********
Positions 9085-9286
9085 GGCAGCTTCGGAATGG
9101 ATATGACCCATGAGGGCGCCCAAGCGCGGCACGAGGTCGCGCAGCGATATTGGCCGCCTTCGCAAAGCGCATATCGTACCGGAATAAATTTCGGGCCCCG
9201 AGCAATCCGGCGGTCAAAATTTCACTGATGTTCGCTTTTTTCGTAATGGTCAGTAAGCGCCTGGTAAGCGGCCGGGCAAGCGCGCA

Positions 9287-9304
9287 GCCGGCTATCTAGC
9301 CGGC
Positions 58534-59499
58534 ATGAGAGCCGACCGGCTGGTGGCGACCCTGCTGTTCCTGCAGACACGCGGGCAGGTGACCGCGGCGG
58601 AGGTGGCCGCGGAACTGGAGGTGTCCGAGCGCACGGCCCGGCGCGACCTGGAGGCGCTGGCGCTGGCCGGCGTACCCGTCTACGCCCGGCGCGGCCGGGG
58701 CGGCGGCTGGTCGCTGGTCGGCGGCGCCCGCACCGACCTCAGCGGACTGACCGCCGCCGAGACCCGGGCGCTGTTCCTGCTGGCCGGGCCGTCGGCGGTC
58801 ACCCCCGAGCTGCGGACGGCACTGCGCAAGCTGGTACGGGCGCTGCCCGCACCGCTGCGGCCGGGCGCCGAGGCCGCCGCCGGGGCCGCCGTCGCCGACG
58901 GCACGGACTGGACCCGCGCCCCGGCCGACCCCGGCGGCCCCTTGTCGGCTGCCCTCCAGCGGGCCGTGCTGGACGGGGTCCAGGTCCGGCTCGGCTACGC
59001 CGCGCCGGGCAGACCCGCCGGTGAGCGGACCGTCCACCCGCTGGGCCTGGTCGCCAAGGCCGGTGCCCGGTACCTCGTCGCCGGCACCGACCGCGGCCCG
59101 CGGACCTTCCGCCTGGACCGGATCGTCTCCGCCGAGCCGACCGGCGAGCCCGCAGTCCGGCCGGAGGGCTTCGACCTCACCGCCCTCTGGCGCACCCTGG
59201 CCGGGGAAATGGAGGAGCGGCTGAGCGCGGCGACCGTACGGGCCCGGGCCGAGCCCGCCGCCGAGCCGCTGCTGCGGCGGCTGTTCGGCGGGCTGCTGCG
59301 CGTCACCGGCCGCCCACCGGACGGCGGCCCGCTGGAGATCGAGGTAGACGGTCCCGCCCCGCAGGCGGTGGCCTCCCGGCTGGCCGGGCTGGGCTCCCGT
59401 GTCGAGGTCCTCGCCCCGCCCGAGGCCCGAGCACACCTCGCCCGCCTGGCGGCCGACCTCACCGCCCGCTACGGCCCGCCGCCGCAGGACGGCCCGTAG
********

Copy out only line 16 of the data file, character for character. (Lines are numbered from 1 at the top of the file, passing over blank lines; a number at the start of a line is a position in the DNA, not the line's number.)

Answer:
59201 CCGGGGAAATGGAGGAGCGGCTGAGCGCGGCGACCGTACGGGCCCGGGCCGAGCCCGCCGCCGAGCCGCTGCTGCGGCGGCTGTTCGGCGGGCTGCTGCG